Epic Body Love

I’ve written in this blog before about body positivity and self love (both in general and as a male), and I’ve even taken my pasty white body out into the world to spread the message, but my work pales in comparison to Nick Gilronin.

Gilronan recently walked away with the title “Smallest Penis in Brooklyn” and he conducted an inspiring interview with the Gothamist. Even for someone as body-positive as me this is incredibly inspiring. Here is a man who is so comfortable with his body that he is willing to display a part of him that has often been used to judge a man’s masculinity and worth, and it is an admittedly small part. When asked if he thought small dicks have a bad rep he had this to say:

“Yes. That’s the media’s fault, I think. For both men and women, they push out images of people who just aren’t regular normal people. The size of a man’s penis does not matter for who he is as a person or in a relationship. Same thing with breast size. We’re all made in different shapes and sizes, but the media puts pressure on people to look a certain way. Most people do not look that way. Some people let that false sense of body image upset them and they shouldn’t be upset at all. Even worse, some people use those false standards and judge other people. It’s disconcerting.”

Agreed. It is disconcerting. I understand the natural inclination to judge someone based on quick glances, it is an evolutionary trait that has allowed our species to evolve, but part of being human means holding ourselves to a higher standard than nature. Our moral code shouldn’t only be grounded in what is “natural” but should surpass it. Particularly when the standard is a false one marketed to us by social pressures.

I don’t know for sure if men suffer the same pressure for our penises that women do for their breasts. Penises are generally hidden while breasts are on display, and in general women tend to be held to a higher physical standard than men and judged more harshly. His point is relevant though, we are all held to judgments when we shouldn’t be and you might be surprised when you get to know him. Like Gilronin said, some people are “growers not showers” and you might be surprised about how impressive someone is (phallicwise and otherwise) if you look past first impressions.


Of the Male Body

Last week I talked a bit about body issues and how I think our puritanical but overly sexualized society has damaged how we view the human form. After writing that post (and reading this) my lack of credibility when talking about body issues for women seemed incredibly strong but I felt I could talk about how we view the form can affect men, namely me. Of course this is all just coming from one person’s point of view but hell, it’s my blog and I’ll do what I want.

As my regular reader knows I was raised in a Christian Conservative home in the relatively puritanical United States. The result is that I was raised with the view that the body is inherently sexual (yay society) and that any appreciation of the male form is a sin (yay conservatism). So I basically grew up with a deeply entrenched fear that if I saw a naked man and didn’t feel disgust on a spiritual level then I was going to hell, and some part of my brain included my own body in this grouping. In fact, I remember being in middle school and having a sex ed class where they showed the penis and I instantly felt light-headed, nauseous, and I think I audibly groaned in discomfort. In case you didn’t know, being a 14 year old male groaning in the back of the class at this site of a penis is not a good social move.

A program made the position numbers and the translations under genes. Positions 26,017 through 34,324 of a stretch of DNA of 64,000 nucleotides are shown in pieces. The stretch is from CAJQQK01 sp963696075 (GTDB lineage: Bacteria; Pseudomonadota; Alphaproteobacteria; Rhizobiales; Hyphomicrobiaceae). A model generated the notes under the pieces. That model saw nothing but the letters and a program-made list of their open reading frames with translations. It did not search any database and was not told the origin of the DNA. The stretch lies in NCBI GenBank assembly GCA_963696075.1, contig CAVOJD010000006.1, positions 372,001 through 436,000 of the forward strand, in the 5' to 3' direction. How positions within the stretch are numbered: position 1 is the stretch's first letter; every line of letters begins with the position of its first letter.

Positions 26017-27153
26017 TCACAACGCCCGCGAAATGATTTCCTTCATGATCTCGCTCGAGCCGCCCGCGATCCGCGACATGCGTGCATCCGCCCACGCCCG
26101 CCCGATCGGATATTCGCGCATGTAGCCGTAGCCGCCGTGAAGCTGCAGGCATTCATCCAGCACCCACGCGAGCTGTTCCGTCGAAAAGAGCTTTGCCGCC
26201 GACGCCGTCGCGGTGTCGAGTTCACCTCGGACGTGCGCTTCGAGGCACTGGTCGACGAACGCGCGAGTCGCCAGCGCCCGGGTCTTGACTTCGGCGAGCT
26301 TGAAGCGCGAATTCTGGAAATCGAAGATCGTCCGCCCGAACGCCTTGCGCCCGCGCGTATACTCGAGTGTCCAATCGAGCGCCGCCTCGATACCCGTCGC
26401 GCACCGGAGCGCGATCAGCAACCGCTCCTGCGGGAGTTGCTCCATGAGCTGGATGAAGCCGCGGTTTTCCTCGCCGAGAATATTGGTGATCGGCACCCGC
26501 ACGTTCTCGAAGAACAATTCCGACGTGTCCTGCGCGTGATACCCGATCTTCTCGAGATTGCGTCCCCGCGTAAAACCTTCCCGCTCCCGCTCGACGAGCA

All through high school I had body image issues (mostly due to my weight) and I felt incredibly uncomfortable around anyone who didn’t display the traditional markings of a heterosexual. All the ingrained intolerance of homosexuals had created a fear inside me that I might be gay and if I hung around gay people or saw naked men I would no longer be able to fight it. So, I ended up joining the army terrified of gay people, embarrassed of my own body (including my penis), and lacking any appreciation for the aesthetic beauty that is the human form.

At some point all of that started to change though. In regards to my own body I became more comfortable with myself as I spent more time naked alone and did a little internet research. I always knew pornography was fantasy but the internet allowed me to find out the actual average erect penis size (spoiler: it depends on the study but 5.5″ – 6.5″ seems about right) and become comfortable with what I have. Plus, you can do a lot more with a tongue, fingers, and toes than the actual penis most of the time. Size isn’t nearly as important as a connection with a person, being able to feel their rhythm, and adjust your actions to pleasure them. About the same time I became comfortable with my body I was also rejecting my conservative upbringing and becoming comfortable with non-heterosexuality.

I agree with the always insightful Cathy, sexuality is more of a sliding scale that depends on time, place, and individuals… it is not simply “straight, gay, bi”. While I occasionally get asked if I’m gay (usually in a derogatory way) because I so openly talk about the beauty of the human form, am comfortable supporting equal rights for all, and have become someone who encourages exploration of all things by consenting adults, I define myself as pansexual. By that I mean I am sexually attracted to people on an individual basis depending on the time, place, my relationship with them, and how attractive I think they are. I love individuals, I find them fascinating, and if there is a mutual attraction and desire I have no problem with exploring that… everything else is just details.

Though, on the show KinK someone described their sexual preference as “group” which I found funny/accurate.